When will we stop pathologizing each other and describing ourselves and our kids as broken and in need of fixing? I live in Washington state and the recent school shooting has awakened this sense of how can we fix the problems that stress our kids? My perspective is a bit different.
How can we engage our strengths and our kids strengths to empower them in facing life’s challenges? If we view ourselves from a perspective of overcoming our weaknesses we see ourselves as weak. Our children and teens are the same. If we view their brain structure as a “reason” to justify their negative emotional outbursts then we grow to expect their outbursts and we view their emotions as a negative consequence of a developing brain. If we view their use of social media as a negative use of their time, we reinforce a critical message we send them and our viewpoint is dismissed.
Yes, we need to understand and come up with solution to end violent responses, yes- we need to understand and support our teens and reduce teenage depression and yes- we need to come up with solutions. AND, are we asking all of the questions? Instead of adults asking questions about how to fix the problems facing teens, why don’t we as adults engage the strengths of teens in resolving the problems we all face? Instead of “us /them”, why aren’t we working together? Are their teen representatives on task forces?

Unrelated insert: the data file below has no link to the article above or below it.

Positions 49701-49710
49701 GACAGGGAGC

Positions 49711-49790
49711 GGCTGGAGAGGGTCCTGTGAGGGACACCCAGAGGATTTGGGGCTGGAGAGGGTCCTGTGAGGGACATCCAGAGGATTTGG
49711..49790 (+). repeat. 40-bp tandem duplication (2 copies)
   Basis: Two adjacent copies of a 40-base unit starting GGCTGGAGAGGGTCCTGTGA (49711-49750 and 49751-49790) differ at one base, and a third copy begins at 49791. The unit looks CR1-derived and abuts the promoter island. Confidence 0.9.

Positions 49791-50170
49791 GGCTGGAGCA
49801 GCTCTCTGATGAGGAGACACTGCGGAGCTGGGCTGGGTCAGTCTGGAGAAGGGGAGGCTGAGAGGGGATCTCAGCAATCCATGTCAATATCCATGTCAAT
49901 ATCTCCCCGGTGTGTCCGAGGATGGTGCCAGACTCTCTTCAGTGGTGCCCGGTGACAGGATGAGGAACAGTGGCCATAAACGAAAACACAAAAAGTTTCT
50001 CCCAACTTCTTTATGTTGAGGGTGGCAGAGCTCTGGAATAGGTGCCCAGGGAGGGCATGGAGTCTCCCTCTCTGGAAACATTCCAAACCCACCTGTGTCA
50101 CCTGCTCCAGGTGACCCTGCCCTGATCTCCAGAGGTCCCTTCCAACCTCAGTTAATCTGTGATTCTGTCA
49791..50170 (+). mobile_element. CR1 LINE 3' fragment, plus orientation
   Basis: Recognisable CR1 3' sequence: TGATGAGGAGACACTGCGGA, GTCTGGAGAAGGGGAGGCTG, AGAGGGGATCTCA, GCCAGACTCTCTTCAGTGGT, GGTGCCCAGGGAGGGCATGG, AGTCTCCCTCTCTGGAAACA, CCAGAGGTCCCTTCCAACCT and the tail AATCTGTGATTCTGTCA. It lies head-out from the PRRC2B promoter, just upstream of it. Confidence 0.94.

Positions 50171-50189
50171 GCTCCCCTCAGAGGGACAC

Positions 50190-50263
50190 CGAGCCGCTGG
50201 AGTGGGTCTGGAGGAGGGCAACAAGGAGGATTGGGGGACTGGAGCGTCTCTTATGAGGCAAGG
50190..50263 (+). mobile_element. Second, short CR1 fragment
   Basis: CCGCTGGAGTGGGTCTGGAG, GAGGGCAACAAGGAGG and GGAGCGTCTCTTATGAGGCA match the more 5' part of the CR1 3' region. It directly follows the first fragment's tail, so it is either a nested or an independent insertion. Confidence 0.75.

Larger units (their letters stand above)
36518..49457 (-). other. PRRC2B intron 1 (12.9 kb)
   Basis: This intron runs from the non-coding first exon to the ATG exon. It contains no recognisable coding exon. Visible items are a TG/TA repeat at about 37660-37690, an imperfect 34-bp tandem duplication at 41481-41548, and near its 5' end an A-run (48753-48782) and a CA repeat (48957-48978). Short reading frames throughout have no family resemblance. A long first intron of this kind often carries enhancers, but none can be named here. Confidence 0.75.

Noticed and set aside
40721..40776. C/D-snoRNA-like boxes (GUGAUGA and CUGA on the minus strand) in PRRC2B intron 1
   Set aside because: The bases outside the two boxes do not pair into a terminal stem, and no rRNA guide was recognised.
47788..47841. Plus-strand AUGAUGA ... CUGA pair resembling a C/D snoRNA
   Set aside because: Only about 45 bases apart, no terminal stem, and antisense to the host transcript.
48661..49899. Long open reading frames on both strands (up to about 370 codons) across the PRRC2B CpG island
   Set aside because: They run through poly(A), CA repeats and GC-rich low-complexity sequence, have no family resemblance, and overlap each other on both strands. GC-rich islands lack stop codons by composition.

Remember the ways youthful energy has led to social change? Remember the wise and inspiring words of Anne Frank or Samantha Smith? Remember how they challenged adults to think differently and because they were teens- we listened! Remember the teens who refused to attend a segregated school and demanded they receive an equal education? They contributed to the Civil Rights Movement. Their emotionally charged dispositions helped change our world!
What would happen if we instead redirected the power of a teen that comes with emotional energy into a service related project? What if we viewed the attention kids and teens direct towards social media as an opportunity for them to develop those skills and support a cause?
I understand how easy it is for all of us to seek answers by identifying problems- after all our learning structure is based on this premise from early in our development. However; resilience and resilient literature, recognizes that if we feel a sense of belonging, purpose for existing, that we matter- it improves our well- being. Whether we eat a lot of junk food, are over extended, are living in the midst of trauma, are exposed to violence and or a number of any other stresses, this literature argues that our ability to cope is also based on spiritual sense of meaning. Do we feel as though we matter? No amount of healthy lifestyle changes can make up for low self- esteem. What I suggest we explore is how do our kids and teens view their strengths?
A simple exercise could benefit all of us. Asking a set of questions the next time your family is together could shed important light on what’s happening with your children and teens. If each person, including adults would respond to:
1) What are your skills, gifts and talents?
2. Do you feel like you contribute to your community?
3. Do you make a difference in the life of another every day even in a small way?
4. What can I as a parent and or supportive adult do to help you find an outlet for your abilities?